Months after Florida voters approved a constitutional amendment restoring voting rights for convicted felons, the Republican-controlled legislature is moving to roll back parts of the measure, Politico reports. A House committee approved a bill would restrict voting eligibility by type of criminal conviction and require people to pay any court costs, fines or fees before their sentence can be considered “complete” and their rights are restored.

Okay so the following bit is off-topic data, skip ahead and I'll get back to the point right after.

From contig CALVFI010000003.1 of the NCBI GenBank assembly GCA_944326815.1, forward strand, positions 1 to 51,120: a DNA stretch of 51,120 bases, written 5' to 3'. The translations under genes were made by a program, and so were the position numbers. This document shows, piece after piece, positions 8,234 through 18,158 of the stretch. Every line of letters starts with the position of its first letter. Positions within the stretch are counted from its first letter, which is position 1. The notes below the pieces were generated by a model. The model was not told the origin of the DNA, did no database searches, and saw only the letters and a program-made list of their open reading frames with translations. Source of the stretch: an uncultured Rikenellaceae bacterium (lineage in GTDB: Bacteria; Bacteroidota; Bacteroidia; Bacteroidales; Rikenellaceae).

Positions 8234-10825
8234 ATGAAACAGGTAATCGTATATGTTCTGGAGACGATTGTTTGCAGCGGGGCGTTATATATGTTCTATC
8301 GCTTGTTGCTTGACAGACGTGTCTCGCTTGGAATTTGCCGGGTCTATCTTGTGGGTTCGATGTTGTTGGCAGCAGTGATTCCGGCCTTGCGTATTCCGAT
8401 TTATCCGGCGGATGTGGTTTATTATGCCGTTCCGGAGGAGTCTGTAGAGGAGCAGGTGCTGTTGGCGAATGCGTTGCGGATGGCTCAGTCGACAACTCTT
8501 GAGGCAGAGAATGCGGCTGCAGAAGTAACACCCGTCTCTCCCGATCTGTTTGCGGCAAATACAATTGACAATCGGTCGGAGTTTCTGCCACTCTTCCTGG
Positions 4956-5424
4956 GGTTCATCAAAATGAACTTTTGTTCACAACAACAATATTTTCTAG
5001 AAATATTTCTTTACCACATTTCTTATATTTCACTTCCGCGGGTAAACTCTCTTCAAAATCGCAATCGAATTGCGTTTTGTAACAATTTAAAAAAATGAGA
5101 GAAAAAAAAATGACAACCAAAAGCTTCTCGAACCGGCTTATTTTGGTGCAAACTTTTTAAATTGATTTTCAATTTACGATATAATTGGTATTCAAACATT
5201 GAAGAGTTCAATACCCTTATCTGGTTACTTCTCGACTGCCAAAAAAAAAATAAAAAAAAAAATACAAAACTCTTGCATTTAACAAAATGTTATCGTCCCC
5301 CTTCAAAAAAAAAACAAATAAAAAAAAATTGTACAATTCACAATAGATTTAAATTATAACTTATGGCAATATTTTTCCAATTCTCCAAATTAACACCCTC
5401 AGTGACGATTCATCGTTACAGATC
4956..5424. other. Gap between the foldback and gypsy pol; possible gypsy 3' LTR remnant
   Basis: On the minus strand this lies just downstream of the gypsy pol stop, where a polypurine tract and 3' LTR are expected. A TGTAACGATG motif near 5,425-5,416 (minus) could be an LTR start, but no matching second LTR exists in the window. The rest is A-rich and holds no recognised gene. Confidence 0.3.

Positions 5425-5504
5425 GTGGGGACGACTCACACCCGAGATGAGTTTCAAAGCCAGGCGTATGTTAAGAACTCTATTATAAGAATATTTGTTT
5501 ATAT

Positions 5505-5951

Democrats likened the financial requirement to a poll tax that forced residents to pay to register to vote. Republicans argued that the bill, which is expected to have a Senate companion measure soon, merely clears up ambiguities in the voter-passed amendment. Florida’s constitution previously stripped voting rights from convicted felons. At stake are the voting rights of more than a million Floridians — and possibly the U.S. presidency, considering the state’s battleground status. In January, local election supervisors began accepting voter registration forms from state residents previously considered ineligible to vote. But they’ve left it to the Department of State to determine whether or not a registrant was newly eligible under the amendment.